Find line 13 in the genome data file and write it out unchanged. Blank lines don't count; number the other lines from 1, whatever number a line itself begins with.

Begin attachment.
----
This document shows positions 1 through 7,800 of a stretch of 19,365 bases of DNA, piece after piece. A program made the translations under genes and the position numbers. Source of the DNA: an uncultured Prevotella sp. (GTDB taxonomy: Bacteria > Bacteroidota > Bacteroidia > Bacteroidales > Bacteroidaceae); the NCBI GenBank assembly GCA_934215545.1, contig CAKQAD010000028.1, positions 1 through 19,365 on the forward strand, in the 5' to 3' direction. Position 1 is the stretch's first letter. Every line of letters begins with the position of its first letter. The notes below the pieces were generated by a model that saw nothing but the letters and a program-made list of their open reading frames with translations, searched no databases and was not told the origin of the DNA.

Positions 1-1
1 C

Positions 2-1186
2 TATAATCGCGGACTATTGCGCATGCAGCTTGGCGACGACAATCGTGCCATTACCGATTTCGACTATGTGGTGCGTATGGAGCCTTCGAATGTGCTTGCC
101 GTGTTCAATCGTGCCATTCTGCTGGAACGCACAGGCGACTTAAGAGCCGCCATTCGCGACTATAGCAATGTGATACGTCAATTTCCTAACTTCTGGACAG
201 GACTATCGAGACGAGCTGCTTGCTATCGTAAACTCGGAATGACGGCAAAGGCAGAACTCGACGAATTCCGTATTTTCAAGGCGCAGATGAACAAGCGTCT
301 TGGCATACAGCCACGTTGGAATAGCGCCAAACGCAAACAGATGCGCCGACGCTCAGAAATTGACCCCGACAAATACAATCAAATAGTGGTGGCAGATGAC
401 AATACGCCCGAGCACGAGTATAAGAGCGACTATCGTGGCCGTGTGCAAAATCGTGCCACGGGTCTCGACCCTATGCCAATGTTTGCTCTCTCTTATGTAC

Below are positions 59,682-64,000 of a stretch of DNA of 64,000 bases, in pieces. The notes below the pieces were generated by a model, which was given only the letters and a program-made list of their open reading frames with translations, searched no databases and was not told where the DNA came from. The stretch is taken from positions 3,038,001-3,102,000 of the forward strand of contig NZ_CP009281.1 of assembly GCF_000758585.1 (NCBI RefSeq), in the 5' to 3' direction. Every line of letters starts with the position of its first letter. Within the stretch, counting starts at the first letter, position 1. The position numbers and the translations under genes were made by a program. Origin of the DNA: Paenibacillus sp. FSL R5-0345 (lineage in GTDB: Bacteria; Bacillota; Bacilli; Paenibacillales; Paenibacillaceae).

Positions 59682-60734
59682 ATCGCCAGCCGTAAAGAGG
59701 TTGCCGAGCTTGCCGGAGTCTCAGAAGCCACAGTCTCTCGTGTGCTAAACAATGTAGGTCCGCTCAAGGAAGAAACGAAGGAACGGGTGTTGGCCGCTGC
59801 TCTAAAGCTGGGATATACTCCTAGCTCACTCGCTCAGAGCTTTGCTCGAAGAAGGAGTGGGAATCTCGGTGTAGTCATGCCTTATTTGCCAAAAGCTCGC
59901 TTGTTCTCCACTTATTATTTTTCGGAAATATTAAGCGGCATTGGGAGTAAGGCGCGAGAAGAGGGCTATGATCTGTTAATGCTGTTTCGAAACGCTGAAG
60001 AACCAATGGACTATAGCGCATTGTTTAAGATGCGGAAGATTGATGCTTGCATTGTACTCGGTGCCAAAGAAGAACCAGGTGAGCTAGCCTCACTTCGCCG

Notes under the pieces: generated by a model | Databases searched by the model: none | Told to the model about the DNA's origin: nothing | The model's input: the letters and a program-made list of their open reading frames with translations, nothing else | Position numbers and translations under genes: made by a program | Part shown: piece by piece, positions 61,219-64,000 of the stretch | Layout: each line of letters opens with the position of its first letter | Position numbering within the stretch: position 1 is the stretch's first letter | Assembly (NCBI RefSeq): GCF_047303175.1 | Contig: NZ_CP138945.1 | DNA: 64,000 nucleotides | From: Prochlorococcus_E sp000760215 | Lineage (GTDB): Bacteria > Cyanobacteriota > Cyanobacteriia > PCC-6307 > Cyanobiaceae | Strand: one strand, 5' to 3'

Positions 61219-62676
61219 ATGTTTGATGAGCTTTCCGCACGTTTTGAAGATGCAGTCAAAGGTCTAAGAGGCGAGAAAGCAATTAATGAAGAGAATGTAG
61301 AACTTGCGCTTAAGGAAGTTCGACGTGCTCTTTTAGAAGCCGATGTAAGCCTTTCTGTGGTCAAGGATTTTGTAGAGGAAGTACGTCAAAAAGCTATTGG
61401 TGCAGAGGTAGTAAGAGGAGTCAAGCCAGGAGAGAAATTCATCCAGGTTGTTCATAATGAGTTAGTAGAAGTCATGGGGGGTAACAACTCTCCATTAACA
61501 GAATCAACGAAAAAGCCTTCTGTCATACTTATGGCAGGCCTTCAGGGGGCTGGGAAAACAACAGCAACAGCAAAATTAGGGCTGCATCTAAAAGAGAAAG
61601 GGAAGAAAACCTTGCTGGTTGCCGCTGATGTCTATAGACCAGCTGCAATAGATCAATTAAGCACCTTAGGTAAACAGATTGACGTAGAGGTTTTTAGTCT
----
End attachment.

59701 TTGCCGAGCTTGCCGGAGTCTCAGAAGCCACAGTCTCTCGTGTGCTAAACAATGTAGGTCCGCTCAAGGAAGAAACGAAGGAACGGGTGTTGGCCGCTGC